The Mystery Agency – The Balthazar Stone

balthazar-stone-mystery-agency-review

A superb treasure hunting experience!

Date played: 20 March 2021
Team: Jamie & Mim
Time to finish: 59:47
Recommended playlist: The Goonies soundtrack

Play The Balthazar Stone

Two things that got me through 2020’s various lockdowns were play-at-home escape games and watching Mischief Theatre. Their Goes Wrong Show was responsible for most of the laugh-out-loud moments during lockdown.

And now at the centre of that Venn diagram, Mischief Theatre co-founder Henry Lewis has created an escape game – The Mystery Agency.

Mischief Theatre’s attention to detail is second-to-none, backing The Mystery Agency’s Kickstarter campaign was a no-brainer.

Let’s take a look at their first game – The Balthazar Stone.

Can you unlock the ancient chest, find the Balthazar Stone and break the ancient curse?
Join Elsa Winslow on her journey to Sharktooth Island.
To solve the mystery, you must unlock an ancient treasure chest, find Balthazar’s Stone and break its ancient curse.

Great storyline, wonderful components

The Balthazar Stone is a very tactile gaming experience. The components are excellent quality, and it’s immensely satisfying to handle. High quality maps and illustrations, aged paper and physical props – it’s a tactile player’s dream.

There’s a nice blend of digital and physical elements to the game, and almost everything was well tied in with the theme and the narrative. It reminded me heavily of Madok’s Lost Treasure by Society Curiosities

There’s a really nice two-step time period shift in The Balthazar Stone, going from the early 20th century to the Golden Age of Piracy. There’s little need for suspension of disbelief as it’s all well wrapped in the modern armchair treasure hunter narrative, blending otherwise analogous materials with minimal effort.

Now, let’s talk about the box. Can we walk about the box, please? I’ve been dying to tell you about the box.

It is a superb bit of craftsmanship, and one that I’d love to display and use long after finishing the game. There’s a surprising amount of material packed into a seemingly small wooden chest.

And, it gives me great pleasure to say, multiple locks. The box is wonderfully engineered to provide a mini-escape experience in such a small space.

There is an issue that I and a few others have experienced where the final lock isn’t secured to the rest of the box. It doesn’t impede the gameplay at all, but less honest players could bypass the last quarter of the game to get to the end.

Photo by Jame Gibbs

Well-themed puzzles with great flow

The Balthazar Stone is themed around pirates, so you have an idea of the kind of puzzles you’re likely to get.

While the puzzles in this game did hit a lot of those notes, there’s a surprising intimacy with one of the characters as you dig up the metaphorical remains of their life.

Largely the solutions you’re looking for are digits with which you crack the various locks in the chest. The puzzles to obtain these are quite elegant, and use a mix of deciphering, pathfinding, and a bit of detective work. The deciphering puzzle was particularly cool, and was presented in a way I’ve not seen before.

The middle section of The Balthazar Stone was the most enjoyable for me – combining the disparate elements in the game with the central map, which we revisited a few times for different puzzles. There are some satisfying a-ha moments when you see how certain elements are reused later in the game.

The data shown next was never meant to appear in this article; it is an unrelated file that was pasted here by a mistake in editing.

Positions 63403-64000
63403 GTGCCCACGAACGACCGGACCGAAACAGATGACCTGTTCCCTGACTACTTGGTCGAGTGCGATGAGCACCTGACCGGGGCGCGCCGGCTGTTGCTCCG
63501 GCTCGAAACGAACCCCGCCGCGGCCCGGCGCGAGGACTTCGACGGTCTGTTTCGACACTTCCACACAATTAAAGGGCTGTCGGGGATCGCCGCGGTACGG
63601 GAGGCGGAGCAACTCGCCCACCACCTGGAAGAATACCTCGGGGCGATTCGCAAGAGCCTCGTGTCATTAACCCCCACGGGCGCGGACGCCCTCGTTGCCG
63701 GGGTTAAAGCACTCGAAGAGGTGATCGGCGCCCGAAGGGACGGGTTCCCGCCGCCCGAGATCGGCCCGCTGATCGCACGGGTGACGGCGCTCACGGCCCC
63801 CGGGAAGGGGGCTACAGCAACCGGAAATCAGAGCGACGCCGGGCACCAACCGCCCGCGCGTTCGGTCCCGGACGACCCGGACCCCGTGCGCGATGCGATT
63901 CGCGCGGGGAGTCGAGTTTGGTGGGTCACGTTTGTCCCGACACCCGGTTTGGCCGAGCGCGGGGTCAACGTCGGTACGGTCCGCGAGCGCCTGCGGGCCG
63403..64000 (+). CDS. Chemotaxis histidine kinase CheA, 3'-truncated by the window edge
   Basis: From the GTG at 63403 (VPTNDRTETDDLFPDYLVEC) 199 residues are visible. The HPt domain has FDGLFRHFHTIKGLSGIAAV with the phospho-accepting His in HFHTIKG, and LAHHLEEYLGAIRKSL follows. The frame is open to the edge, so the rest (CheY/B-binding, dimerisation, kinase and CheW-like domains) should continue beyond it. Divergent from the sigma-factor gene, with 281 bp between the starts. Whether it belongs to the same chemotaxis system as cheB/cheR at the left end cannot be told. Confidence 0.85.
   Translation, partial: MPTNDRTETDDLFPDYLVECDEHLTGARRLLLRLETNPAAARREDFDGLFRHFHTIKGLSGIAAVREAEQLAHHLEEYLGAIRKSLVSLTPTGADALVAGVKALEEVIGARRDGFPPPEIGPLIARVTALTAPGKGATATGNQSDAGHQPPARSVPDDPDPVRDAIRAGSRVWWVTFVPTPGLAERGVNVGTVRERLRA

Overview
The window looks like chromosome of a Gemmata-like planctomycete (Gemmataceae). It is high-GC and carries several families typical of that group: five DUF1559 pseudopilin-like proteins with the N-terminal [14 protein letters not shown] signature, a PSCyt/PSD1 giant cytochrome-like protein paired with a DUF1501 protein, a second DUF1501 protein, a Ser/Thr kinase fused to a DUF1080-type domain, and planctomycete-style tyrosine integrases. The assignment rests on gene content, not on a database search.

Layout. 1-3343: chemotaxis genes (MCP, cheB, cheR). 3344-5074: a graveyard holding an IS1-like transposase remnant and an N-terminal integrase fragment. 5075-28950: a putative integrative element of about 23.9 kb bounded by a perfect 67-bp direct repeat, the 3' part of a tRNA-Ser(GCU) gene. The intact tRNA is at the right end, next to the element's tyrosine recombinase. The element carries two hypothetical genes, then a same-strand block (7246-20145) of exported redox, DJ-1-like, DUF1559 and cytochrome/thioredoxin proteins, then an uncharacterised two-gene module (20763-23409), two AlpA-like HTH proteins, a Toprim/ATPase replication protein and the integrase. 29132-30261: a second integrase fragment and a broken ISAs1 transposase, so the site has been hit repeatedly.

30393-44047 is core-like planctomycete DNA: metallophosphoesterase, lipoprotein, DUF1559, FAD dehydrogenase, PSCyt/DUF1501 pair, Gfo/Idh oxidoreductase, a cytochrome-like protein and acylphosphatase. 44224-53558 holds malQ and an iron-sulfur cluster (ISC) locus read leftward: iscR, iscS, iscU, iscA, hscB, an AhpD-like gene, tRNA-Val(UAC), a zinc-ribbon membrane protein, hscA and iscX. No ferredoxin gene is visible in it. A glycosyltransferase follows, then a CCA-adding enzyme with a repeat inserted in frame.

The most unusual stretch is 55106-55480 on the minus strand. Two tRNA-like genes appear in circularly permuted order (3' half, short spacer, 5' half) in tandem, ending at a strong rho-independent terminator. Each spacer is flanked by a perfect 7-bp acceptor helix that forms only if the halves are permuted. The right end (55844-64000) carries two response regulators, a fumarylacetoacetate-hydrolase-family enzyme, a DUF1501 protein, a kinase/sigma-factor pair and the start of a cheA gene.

One puzzle didn’t really make narrative sense – it was towards the end of the game when you’d delved quite deep into the box that was supposedly locked for centuries. One of the game pieces was used to solve one of the puzzles set in the 20th century portion of the game. It was a nifty puzzle, for sure, but it jarred a little.

Despite needing a hint pretty early on, I wouldn’t say The Balthazar Stone is all that difficult. We went through the game at a decent pace, so this would be well suited for a casual gaming afternoon or family game night.

Photo by Jamie Gibbs

Solid online interface but slow customer service

We used two hints throughout our session. The hints use a ‘two steps and we’ll tell you the solution’ system, which I think works fine for a game of this difficult level. The hints are presented (online) as hand-written dossiers, keeping with the theme of the game.

Once we’d solved the game, we were given a certificate of completion and a PDF with step-by-step instructions on how to reset it.

I got in touch with The Mystery Agency about the issue with the unsecured lock in the box. Their initial response via Messenger was prompt, but it took over five weeks and three chasers to get a response via email.

Photo by Jamie Gibbs

A top quality treasure hunting experience

I loved The Balthazar Stone. It had all the right elements of mystery and discovery that I want in a good at-home escape game. The game materials are great quality and feel like real artifacts.

The puzzles are really well designed, making me feel like a real armchair treasure hunter. The seamless attention to detail that I’ve come to love about Mischief Theatre is clearly evident here.

I’d recommend this game for anyone who’s a fan of Society of Curiosities and is hungry for more. It’s less challenging than the Society of Curiosities games, so I’d say it lends itself more towards a casual or family game night.

The Balthazar Stone
Designed by The Mystery Agency
Cost: £40
Players: 1-6
Duration: 60-90 minutes
Requirements: Computer/laptop with internet access

Play The Balthazar Stone